Thursday, September 8, 2011

Detective #1

Picked up the new first issue today, which I suppose in a way is a validation of DC's relaunch, as I haven't picked up an issue of Tec in about 8 years. And much as I hate to say it, it doesn't look like I'll be picking up another real soon. As you can see, the cover promises plenty of gore, and at least appears to be a rip-off of an homage to the famous Beatles Yesterday and Today cover. Inside we quickly learn that this Joker is much more like the Heath Ledger version than he is the Crime Clown of the Silver and (most of) the Golden Age.
The blood doesn't start flying until the fourth page, but once it does, we see gallons of it. The Joker kills some man who appears to be wearing a mask made of human flesh; I'm already getting a Silence of the Lambs vibe from this.

The Batman swoops in, too late to save the man but in time to save a little girl who was also in the room. The cops break in as well and seem to be every bit as interested in ventilating Batman as they are capturing the Joker. It appears there's some sort of conflict on this point between Commissioner Gordon and the mayor.

Gordon's already using the Bat-Signal, which seems ridiculously low-tech in this era of disposable cellphones and holographic concealment of the Bat-Cave. We learn that the girl's name is Olivia Carr, and the victim of the Joker's frenzy was her uncle.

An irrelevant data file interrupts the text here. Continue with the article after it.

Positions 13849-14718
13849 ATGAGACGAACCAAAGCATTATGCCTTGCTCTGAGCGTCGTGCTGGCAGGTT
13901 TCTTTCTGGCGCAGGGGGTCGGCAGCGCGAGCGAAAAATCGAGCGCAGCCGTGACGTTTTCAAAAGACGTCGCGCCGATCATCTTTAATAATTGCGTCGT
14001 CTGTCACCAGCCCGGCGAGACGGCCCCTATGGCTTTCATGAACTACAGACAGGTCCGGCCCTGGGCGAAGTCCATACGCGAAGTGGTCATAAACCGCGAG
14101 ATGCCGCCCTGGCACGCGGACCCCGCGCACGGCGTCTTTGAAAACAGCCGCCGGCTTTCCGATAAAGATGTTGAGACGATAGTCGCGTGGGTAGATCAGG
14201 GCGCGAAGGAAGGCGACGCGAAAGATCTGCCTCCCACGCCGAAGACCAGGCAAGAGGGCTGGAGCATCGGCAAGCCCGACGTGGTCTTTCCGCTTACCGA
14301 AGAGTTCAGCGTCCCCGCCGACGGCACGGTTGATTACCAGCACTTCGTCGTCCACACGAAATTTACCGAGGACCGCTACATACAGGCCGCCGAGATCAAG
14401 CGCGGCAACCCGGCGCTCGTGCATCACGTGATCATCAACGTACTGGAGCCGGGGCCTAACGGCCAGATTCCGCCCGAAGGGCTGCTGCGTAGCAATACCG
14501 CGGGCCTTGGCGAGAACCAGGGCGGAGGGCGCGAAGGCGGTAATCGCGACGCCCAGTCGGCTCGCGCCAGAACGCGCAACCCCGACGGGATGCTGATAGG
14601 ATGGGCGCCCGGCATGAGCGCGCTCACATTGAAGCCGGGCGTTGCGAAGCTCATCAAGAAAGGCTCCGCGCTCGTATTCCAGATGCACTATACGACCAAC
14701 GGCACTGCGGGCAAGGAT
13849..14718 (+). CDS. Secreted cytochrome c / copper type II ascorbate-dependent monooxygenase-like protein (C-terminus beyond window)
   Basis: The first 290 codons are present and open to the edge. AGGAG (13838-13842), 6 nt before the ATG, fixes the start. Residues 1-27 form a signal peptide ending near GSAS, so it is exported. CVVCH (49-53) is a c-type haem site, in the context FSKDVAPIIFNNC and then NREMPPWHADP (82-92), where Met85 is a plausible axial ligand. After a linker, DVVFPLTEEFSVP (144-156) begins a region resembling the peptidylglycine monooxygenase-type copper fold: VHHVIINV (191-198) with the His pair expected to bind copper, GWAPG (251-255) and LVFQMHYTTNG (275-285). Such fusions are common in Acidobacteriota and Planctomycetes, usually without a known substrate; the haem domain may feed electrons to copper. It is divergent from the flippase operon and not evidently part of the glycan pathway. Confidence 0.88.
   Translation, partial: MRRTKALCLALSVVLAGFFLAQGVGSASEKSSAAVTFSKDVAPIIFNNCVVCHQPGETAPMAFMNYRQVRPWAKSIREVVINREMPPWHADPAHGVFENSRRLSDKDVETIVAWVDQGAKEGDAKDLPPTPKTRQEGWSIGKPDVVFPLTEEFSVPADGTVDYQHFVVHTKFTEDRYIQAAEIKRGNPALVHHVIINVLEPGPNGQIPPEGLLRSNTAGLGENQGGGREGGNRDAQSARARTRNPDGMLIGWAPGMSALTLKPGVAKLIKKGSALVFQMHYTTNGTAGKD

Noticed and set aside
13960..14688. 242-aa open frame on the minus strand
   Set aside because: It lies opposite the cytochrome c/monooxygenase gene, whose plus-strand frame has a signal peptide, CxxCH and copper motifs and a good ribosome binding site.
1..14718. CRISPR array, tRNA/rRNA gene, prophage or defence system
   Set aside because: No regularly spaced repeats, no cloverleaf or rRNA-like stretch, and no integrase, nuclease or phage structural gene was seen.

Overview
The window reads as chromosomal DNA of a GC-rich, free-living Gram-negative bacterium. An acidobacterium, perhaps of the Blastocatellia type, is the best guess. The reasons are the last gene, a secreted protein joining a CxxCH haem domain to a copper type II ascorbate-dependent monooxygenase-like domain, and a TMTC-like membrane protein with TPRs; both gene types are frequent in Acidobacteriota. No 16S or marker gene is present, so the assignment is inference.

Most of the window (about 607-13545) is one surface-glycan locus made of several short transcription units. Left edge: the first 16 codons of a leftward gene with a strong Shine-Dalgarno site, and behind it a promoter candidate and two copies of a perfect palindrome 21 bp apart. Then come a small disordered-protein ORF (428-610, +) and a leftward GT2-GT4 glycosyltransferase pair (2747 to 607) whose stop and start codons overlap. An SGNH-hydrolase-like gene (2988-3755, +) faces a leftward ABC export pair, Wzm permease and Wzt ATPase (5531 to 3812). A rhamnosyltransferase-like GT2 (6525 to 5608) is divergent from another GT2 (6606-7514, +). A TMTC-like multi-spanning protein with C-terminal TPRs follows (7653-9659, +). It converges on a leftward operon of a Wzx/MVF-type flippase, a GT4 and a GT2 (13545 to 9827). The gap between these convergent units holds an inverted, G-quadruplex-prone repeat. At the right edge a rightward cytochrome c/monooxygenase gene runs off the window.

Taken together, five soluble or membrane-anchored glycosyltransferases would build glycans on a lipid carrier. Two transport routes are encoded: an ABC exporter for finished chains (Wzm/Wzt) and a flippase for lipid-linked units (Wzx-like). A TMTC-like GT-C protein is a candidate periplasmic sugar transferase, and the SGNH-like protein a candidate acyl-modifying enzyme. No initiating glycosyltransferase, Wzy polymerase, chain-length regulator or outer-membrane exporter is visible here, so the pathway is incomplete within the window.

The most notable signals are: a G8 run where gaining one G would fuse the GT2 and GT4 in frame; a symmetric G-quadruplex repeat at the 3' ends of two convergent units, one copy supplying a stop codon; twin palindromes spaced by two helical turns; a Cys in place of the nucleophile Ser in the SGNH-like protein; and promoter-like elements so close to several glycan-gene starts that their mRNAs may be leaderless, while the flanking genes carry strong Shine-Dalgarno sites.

She overheard the Joker mention his hiding place, and Batman is off, but arrives after the cops have already burst in on a dummy. A bomb inside kills all the police and stuns Batman, but he recovers in time to catch the Joker on a subway train. The Joker is imprisoned at Arkham. End of story?

Not quite. The Joker has a visitor. It's the father of the man he killed, who is apparently called the Dollmaker. They appear to be in some plot together, and he cuts off the Joker's face.

To be continued....

Sorry, folks but that's quite enough for me.

Update: Re-reading this, one thing strikes me.  When I am describing one of the Golden Age or Silver Age 8-page stories, I would have to spend more paragraphs describing the plot than I did for this tale.  I would be very surprised if the word count per page here is more than 1/2 that of a typical Silver Age book.